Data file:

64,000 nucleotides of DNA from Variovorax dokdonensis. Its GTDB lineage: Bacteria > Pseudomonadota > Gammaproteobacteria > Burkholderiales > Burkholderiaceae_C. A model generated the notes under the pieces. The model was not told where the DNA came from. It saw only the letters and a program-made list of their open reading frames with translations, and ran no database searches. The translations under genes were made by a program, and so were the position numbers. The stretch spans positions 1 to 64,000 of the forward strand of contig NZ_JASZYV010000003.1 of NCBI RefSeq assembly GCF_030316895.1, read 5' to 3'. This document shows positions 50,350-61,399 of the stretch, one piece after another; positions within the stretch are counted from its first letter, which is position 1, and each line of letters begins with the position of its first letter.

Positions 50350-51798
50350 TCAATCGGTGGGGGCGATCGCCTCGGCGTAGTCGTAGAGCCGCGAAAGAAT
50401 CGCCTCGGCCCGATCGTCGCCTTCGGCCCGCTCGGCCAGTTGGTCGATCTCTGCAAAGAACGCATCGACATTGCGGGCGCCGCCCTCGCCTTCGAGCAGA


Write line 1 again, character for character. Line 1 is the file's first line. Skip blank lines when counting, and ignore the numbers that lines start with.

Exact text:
64,000 nucleotides of DNA from Variovorax dokdonensis. Its GTDB lineage: Bacteria > Pseudomonadota > Gammaproteobacteria > Burkholderiales > Burkholderiaceae_C. A model generated the notes under the pieces. The model was not told where the DNA came from. It saw only the letters and a program-made list of their open reading frames with translations, and ran no database searches. The translations under genes were made by a program, and so were the position numbers. The stretch spans positions 1 to 64,000 of the forward strand of contig NZ_JASZYV010000003.1 of NCBI RefSeq assembly GCF_030316895.1, read 5' to 3'. This document shows positions 50,350-61,399 of the stretch, one piece after another; positions within the stretch are counted from its first letter, which is position 1, and each line of letters begins with the position of its first letter.